When the women’s singles draw came out for the 1992 French Open, it was hard to imagine any two players besides Steffi Graf and Monica Seles meeting in the finals. Between them, Graf and Seles had won four of the last five Roland Garros titles, Seles now in pursuit of the first Paris three-peat in more than 50 years.
Firepower, tenacity – these two shared much. While Graf was a better mover, Seles’ double-double-handed arsenal made her more likely to strike boldly off both sides. There was also a generational struggle. Graf, four years older than Seles, had been number one in the world from 1987-’90 – but was overtaken by Seles, a changing of the guard most emphatically demonstrated when Seles beat Graf in the 1990 Roland Garros final. Two years later, on June 6, 1992, the two met yet again.
Seles bolted out of the gates, taking 12 of the first 14 points to go up 3-0 and rapidly close out the first set, 6-2. But several games into the second set, Graf stepped it up, most notably with her whip-like forehand. Soon, she had leveled it, 6-3.
The rallies had been furious, each driving the ball deep and hard. Corners, angles, power, grit – all surfaced point after point.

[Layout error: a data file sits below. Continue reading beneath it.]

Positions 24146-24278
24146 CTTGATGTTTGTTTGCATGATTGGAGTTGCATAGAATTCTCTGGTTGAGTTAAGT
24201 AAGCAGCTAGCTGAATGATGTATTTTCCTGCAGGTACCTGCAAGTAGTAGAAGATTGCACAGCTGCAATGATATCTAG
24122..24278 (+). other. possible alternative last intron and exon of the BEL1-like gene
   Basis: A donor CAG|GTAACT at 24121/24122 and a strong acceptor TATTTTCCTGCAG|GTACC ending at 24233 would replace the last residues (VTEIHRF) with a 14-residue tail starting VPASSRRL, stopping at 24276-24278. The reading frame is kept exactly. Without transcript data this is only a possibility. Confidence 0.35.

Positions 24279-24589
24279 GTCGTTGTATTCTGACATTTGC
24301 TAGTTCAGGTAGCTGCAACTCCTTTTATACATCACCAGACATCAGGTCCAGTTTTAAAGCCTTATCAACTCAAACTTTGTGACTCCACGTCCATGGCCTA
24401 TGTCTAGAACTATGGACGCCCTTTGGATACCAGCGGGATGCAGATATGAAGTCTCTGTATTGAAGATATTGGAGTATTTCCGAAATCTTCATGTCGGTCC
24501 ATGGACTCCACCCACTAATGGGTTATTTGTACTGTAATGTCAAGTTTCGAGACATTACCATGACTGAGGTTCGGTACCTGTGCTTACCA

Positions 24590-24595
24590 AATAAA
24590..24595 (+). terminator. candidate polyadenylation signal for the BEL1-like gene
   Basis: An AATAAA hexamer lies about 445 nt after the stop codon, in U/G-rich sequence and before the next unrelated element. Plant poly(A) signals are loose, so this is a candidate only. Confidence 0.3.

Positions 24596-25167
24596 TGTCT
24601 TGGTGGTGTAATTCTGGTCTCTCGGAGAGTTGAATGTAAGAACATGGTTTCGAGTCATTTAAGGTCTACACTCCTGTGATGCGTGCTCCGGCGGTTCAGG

Though Seles soon went ahead 5-3 in the third, Graf again countered. Four times the German faced championship point. Each time she swatted it away. With Seles serving for the title, Graf broke for 5-all. On it went. Graf, serving at 8-8, 30-all, struck a forehand inches long and then found herself the mouse to Seles’ cat, the point eventually terminated by a Seles crosscourt backhand. Serving now for the title for the second time, Seles went up 40-15. Again, Graf fought back, saving the championship point with a forehand down the line winner. But at 40-30, a Graf forehand hit the tape. Point to Seles. It had lasted two hours and 43 minutes – the longest Roland Garros women’s final since 1955.
“Even when it’s close, even when she’s tired, she’s always going for it,” said Graf.
Seles: “It was so close, both of us deserved to win.”
(with thanks to Randy Walker and Mikki Singh for their app, On This Day in Tennis History)
(a big thanks to my Tennis Channel colleague Steve Flink and his book, “The Greatest Tennis Matches of All Time”)